Fighting Meth: America’s Other Drug Problem

We’ve discussed America’s opioid epidemic before – an estimated 11.4 million people have misused these highly addictive medications. Unfortunately, the well-funded fight against prescription painkillers has overshadowed another American drug problem. Meth use is on the rise, but the government has yet to provide adequate funding to address this new public health concern.

 

What is Meth?

Methamphetamine is a powerful, extremely addictive stimulant drug that affects the central nervous system, particularly dopamine receptors, to produce a euphoric effect. Dopamine is involved in the body’s movement, motivation, and reward system, meaning that drug use is robustly self-reinforcing. Meth is a synthetic drug, which means that rather than being naturally derived – like opiates – it is created in a lab. The resulting substance may be taken by smoking, swallowing, snorting, and injecting, and often is consumed in a “binge and crash” pattern (taking repeated doses quickly).

Meth carries many health risks, including hepatitis C infection, dangerously high blood pressure, psychosis, stroke, violent behavior, organ failure, and even death. Without proper treatment, addiction to methamphetamine is very difficult to overcome.

 

U.S. Meth Use Climbs

Recently, government officials have noted a marked increase in the rates of meth use in the United States. Two key contributing factors have caused this spike. When the U.S. Drug Enforcement Administration (the DEA) analyzed purity, price, and potency data, they found that cheaper, purer forms of meth have begun to surface in the drug trade. Additionally, due to legislation and changing rates of prescription, opioids have gradually become more expensive and more difficult to obtain. Together, these undercurrents have created a larger market for meth.

This increased availability has caused a ripple of negative outcomes for those using meth. Hospitalizations involving amphetamines are rising every day, increasing by 245% between 2008 and 2015. Between 2011 and 2016, the number of overdose deaths involving meth tripled, increasing from 1,887 to 6,762. One study found that the cost of amphetamine-related hospitalizations had skyrocketed from $436 million in 2003 to $2.2 billion in 2015. In spite of these numbers, the bulk of federal funding completely ignores meth addiction altogether.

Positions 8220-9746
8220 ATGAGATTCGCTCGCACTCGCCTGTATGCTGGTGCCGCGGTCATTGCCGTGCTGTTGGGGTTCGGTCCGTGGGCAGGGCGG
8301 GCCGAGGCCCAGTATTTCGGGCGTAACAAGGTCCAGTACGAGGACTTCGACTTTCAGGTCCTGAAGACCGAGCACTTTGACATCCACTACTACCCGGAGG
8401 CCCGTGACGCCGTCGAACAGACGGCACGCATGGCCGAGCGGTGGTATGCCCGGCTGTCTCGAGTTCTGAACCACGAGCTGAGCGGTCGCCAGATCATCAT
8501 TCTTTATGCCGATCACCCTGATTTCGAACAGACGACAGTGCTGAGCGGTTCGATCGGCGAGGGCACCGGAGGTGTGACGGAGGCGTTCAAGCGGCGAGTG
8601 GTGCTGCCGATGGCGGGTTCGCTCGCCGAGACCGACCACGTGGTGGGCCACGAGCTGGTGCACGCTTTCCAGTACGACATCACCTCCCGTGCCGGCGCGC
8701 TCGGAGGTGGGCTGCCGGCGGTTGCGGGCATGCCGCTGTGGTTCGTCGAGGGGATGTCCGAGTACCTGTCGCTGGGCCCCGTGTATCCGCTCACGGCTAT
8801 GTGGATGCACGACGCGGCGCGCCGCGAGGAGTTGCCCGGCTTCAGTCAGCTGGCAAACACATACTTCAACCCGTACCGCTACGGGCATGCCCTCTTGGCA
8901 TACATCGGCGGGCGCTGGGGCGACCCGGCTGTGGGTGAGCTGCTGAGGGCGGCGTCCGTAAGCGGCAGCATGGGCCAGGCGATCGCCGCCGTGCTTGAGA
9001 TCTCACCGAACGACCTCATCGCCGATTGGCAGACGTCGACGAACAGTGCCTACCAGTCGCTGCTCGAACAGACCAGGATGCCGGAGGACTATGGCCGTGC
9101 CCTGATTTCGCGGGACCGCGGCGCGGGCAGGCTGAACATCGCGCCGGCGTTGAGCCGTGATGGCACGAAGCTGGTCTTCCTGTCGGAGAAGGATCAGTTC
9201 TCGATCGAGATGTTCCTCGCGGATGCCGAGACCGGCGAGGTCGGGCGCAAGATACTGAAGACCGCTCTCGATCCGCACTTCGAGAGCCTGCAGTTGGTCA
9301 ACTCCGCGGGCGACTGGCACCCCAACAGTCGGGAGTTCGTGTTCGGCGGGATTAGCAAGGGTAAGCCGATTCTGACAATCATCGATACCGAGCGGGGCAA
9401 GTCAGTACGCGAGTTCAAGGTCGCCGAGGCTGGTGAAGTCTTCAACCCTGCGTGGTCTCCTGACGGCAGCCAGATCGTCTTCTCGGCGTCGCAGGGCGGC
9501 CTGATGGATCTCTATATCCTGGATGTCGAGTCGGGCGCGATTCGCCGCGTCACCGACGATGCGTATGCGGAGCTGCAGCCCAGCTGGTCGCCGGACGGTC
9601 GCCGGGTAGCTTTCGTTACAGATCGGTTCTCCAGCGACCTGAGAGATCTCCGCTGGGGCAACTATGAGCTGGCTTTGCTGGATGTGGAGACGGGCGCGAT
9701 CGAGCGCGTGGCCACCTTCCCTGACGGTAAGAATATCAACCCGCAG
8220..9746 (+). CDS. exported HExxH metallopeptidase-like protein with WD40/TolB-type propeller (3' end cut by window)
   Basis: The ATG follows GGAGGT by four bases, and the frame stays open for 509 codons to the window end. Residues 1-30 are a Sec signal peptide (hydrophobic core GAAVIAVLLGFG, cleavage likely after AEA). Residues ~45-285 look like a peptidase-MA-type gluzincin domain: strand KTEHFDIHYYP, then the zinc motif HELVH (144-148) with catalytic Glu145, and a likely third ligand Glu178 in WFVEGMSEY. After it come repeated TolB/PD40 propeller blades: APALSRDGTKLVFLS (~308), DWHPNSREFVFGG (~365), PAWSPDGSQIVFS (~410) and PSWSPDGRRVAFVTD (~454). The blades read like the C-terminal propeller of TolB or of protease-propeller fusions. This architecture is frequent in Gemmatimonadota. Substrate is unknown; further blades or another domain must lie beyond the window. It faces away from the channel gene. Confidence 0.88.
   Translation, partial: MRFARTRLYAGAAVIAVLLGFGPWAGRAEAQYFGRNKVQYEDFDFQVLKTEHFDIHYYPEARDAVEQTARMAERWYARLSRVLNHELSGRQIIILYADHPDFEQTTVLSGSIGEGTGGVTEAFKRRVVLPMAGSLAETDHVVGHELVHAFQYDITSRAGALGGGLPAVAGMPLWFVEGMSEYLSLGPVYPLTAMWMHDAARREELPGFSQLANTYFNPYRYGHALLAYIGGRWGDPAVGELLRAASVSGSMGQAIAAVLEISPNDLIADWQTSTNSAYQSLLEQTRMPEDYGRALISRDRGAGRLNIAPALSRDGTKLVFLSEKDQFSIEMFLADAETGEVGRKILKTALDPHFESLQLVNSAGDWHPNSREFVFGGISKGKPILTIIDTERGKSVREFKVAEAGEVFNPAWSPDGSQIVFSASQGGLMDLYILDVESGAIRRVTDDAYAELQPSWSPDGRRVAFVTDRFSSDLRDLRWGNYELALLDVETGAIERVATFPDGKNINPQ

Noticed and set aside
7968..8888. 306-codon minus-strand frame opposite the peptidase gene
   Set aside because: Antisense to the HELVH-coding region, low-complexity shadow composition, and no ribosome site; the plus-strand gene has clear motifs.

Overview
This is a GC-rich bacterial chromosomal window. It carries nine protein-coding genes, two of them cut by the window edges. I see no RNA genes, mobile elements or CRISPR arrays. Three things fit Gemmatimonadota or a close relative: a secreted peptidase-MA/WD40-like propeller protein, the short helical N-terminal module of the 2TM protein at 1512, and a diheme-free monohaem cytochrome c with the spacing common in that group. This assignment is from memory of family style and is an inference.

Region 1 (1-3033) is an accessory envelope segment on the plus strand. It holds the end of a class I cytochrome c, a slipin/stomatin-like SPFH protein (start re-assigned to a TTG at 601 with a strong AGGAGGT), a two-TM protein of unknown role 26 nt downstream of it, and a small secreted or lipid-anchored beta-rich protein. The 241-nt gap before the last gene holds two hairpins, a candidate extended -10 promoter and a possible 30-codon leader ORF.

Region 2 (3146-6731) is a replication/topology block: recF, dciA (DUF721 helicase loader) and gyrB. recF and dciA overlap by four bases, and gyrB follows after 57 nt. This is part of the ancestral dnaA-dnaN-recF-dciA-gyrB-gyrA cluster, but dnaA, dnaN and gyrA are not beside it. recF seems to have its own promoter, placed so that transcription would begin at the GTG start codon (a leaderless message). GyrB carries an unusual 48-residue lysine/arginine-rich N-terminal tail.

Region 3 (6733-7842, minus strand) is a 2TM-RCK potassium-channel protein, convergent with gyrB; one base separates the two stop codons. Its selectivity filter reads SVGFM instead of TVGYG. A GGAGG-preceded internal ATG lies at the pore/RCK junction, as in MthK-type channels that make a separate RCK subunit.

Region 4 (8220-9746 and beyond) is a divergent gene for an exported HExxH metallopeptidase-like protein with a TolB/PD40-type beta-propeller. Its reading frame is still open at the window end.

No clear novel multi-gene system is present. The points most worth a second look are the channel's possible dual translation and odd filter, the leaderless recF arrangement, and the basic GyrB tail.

Funds Reserved for Combating the Opioid Epidemic

The federal government has provided over $2.4 billion in state grants to address the opioid epidemic since 2017. However, drug use is seldom a single-substance problem, meaning that most patients have consumed more than just opioids. They are often used in combination with other drugs. This becomes an issue when federal funds are earmarked – meaning they can only be used on creating solutions for opioid concerns.

While it’s admirable that the government seeks to solve the opioid crisis, there are other drugs that take lives every day. By limiting funds to one class of drug, other addictions – particularly methamphetamine use – will continue to ravage lives. Moving forward, it would be beneficial for the government to provide general funding for addiction research, as well as additional money for mental health care and treatment.

 

Treating Meth Use

The first step to resolving a meth addiction is residential treatment. This approach provides the most intensive level of care for patients with substance use disorders. With a highly structured environment and clinical supervision, even the most established addiction can be addressed.

Meth addiction treatment should involve both individual and group therapy sessions for best results. Ideally, this experience should be fully immersive and incorporate the 12-step approach to recovery. This allows participants to address past trauma, destructive habits, and damaging beliefs head-on. By confronting these issues, one can make room for new, healthy coping mechanisms and a substance-free lifestyle. With expert guidance and peer support, recovery is possible.

 

Addiction Treatment for Chronic Relapsers

BRC Recovery specializes in addiction treatment for chronic relapsers and the treatment-resistant. High levels of structure, 12-step immersion, and a commitment to holistic healing inform our proven approach to recovery. If you or a loved one are looking to quit drugs or alcohol once and for all, call 1-866-905-4550 today.